Have you ever wondered how those snug little rubber suits we wear are crafted and how the neoprene is made? No, me neither, If I am brutally honest, it is something I have never given any thought to, I just assumed, company’s bought the neoprene in from somewhere and cut it into panels before joining it all together. I guess it is a little bit naïve of me and makes me not very socially and ethically aware, but now Billabong have released an interesting video showing how their Xero Furnace wetsuit is manufactured and it has helped explain the process.
The clip shows the process right from the beginning, from nuggets of rubber in a paper bag, through to the neoprene layers being constructed, right up to the suit panelling being joined and the Billabong logos being added. There seems to be a lot of stretching and squashing of the rubber in the early stages but I felt the construction of the neoprene could have been explained a little bit clearer.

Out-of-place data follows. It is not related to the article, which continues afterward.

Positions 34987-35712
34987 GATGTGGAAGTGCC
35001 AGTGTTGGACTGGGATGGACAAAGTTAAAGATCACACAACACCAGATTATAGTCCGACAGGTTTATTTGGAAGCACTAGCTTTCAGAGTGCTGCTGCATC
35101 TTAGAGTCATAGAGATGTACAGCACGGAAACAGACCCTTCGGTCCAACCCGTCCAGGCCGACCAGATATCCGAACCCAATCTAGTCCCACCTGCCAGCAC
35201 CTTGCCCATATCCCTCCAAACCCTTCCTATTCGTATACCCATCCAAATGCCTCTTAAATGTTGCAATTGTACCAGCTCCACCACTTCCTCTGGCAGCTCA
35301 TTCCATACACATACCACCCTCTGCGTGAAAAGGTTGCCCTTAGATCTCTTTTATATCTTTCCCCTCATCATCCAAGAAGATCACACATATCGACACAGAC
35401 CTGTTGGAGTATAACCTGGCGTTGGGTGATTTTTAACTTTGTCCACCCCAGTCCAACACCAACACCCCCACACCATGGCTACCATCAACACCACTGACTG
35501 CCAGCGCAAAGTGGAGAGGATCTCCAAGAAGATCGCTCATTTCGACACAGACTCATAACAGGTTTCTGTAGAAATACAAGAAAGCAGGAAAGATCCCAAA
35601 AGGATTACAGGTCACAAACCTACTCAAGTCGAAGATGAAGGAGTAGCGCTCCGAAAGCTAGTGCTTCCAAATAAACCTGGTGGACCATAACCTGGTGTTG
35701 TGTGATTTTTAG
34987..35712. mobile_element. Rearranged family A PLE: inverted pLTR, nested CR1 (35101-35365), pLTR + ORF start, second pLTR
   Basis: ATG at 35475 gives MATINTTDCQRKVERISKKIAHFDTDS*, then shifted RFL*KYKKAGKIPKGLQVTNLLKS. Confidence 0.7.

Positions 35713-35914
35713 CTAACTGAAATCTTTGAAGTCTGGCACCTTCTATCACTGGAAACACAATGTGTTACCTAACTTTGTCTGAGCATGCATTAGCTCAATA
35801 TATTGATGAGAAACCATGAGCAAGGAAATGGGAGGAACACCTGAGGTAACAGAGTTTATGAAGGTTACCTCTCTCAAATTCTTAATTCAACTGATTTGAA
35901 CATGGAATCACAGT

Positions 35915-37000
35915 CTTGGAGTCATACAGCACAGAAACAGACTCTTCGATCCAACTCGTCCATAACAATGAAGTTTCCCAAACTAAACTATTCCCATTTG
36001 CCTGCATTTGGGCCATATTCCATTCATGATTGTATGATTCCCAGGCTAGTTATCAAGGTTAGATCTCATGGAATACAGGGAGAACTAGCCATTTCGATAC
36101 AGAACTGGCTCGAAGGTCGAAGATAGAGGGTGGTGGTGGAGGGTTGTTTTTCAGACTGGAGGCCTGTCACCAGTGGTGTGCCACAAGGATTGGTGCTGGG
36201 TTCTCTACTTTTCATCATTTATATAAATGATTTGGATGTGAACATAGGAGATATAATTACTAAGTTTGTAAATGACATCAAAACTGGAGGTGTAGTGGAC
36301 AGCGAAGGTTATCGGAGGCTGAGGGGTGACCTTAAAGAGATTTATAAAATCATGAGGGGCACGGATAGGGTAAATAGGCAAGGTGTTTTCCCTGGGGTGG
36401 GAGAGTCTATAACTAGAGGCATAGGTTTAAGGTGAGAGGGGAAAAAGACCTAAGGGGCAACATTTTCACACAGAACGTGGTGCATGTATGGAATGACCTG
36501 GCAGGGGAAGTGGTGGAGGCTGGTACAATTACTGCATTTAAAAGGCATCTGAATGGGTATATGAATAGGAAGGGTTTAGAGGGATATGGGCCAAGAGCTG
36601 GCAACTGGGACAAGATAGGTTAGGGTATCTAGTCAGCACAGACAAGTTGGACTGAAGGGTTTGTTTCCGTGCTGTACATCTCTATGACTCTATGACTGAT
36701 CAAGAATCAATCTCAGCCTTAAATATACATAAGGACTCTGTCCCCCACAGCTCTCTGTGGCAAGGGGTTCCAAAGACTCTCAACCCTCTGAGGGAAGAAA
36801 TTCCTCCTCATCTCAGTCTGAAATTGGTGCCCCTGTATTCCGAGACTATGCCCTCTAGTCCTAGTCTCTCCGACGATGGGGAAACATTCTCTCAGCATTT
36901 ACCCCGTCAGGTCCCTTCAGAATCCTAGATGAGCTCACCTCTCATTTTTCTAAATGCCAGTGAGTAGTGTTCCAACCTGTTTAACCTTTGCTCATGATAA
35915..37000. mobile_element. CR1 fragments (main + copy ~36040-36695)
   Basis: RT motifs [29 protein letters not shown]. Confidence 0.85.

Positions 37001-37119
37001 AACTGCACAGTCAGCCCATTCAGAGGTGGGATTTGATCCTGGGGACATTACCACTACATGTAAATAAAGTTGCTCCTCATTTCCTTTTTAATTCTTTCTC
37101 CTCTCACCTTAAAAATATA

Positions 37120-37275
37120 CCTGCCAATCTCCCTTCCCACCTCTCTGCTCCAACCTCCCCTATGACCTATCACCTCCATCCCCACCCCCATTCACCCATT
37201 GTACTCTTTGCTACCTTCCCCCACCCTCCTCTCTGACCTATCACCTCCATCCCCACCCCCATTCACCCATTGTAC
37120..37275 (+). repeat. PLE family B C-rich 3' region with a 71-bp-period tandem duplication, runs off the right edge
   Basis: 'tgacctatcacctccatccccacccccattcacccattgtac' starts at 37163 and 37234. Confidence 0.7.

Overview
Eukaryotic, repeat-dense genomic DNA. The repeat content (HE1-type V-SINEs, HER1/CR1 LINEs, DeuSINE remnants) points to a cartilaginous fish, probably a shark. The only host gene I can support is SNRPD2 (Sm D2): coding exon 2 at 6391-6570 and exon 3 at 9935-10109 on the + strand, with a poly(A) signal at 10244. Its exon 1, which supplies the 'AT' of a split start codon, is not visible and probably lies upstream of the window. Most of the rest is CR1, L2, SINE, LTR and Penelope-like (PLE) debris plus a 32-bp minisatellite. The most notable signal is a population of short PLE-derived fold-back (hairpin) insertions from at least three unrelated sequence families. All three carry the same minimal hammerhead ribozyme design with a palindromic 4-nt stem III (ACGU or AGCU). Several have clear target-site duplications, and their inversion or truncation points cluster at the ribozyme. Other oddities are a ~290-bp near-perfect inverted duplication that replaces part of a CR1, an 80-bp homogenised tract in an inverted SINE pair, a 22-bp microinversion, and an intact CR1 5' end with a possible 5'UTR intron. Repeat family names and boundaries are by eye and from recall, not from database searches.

So next time you are slipping into your wetsuit and taking it for granted that it will help keep you warm and extend your surf session, you can now have a better idea of how that suit came to be on your back and of the manufacturing process involved. The making of Billabong Wetsuits is embedded below, Billabong claim the Xero Furnace is the warmest and most comfortable suit ever invented, let us know if you have a Xero Furnace suit and if you agree?